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Live Rounds Ian Hay

The Trivial Round

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Thirdly, the blessings of literature. Our letters arrive at night, with the rations. The mail of our battalion alone amounts to eight or ten mail-bags a day; from which you may gather some faint idea of the labours of our Field Post Offices. There are letters, and parcels, and newspapers. Letters we may pass over. They are featureless things, except to their recipient. Parcels have more individuality. Ours are of all shapes and sizes, and most of them are astonishingly badly tied. It is quite heartrending to behold a kilted exile endeavouring to gather up a heterogeneous mess of socks, cigarettes, chocolate, soap, shortbread, and Edinburgh rock, from the ruins of what was once a flabby and unstable parcel, but is now a few skimpy rags of brown paper, which have long escaped the control of a most inadequate piece of string--a monument of maternal lavishness and feminine economy.

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Then there are the newspapers. We read them right through, beginning at the advertisements and not skipping even the leading articles. Then, when we have finished, we frequently read them right through again. They serve three purposes. They give us information as to how the War is progressing--we get none here, the rank and file, that is; they serve to pass the time; and they afford us topics for conversation. For instance, they enable us to follow and discuss the trend of home politics. And in this connection, I think it is time you were introduced to Captain Achille Petitpois. (That is not his real name, but it is as near to it as most of us are likely to get.) He is one of that most efficient body, the French liaison officers, who act as connecting-link between the Allied Forces, and naturally is an accomplished linguist. He is an ardent admirer of British institutions, but is occasionally not a little puzzled by their complexity. So he very sensibly comes to people like Captain Wagstaffe for enlightenment, and they enlighten him.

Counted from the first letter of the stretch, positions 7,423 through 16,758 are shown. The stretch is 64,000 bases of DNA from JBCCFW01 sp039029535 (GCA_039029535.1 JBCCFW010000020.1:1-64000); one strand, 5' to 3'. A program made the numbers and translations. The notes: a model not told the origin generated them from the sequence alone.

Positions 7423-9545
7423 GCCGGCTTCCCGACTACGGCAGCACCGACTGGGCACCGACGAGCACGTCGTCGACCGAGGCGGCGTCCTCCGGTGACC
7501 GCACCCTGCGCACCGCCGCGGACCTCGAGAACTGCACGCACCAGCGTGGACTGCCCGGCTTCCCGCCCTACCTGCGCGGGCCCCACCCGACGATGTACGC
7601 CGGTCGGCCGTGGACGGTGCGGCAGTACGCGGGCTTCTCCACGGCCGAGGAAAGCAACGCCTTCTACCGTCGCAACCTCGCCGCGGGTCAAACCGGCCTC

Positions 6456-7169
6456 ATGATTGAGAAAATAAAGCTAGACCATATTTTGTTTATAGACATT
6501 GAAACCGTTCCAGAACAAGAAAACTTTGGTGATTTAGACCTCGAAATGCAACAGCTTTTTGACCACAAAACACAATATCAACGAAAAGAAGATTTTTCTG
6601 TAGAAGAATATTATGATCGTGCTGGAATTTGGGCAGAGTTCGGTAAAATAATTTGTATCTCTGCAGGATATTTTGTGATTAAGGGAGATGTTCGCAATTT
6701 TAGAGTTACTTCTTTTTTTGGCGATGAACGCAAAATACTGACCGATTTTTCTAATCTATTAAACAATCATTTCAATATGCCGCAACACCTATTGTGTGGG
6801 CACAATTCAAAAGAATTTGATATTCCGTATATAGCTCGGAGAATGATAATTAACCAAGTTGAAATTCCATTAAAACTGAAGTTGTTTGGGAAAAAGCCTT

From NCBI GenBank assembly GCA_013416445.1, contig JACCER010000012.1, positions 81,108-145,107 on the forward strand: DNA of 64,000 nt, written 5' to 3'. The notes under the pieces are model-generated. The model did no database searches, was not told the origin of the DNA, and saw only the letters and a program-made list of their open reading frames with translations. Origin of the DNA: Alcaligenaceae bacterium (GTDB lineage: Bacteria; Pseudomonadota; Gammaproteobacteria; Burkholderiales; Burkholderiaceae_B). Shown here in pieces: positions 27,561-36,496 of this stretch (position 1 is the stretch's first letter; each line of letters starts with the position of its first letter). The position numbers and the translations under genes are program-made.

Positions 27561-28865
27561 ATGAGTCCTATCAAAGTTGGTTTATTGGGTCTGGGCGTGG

Behold Achille--a guest in A Company's billet--drinking whisky-and-sparklet out of an aluminium mug, and discussing the news of the day.

"And your people at home," he said, "you think they are taking the War seriously?" (Achille is addicted to reading the English newspapers without discrimination.)

"So seriously," replied Wagstaffe instantly, "that it has become necessary for the Government to take steps to cheer them up."

"Comment?" inquired Achille politely.

For answer Wagstaffe picked up a three-day-old London newspaper, and read aloud an extract from the Parliamentary report. The report dealt faithfully with the latest antics of the troupe of eccentric comedians which appears (to us), since the formation of the Coalition Government, to have taken possession of the front Opposition Bench.

"Who are these assassins--these imbeciles--these crétins," inquired Petitpois, "who would endanger the ship of the State?" (Achille prides himself upon his knowledge of English idiom.)

"Nobody knows!" replied Wagstaffe solemnly. "They are children of mystery. Before the War, nobody had ever heard of them. They--"

"But they should be shot!" explained that free-born Republican, Petitpois.

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The First Hundred Thousand
Ian Hay

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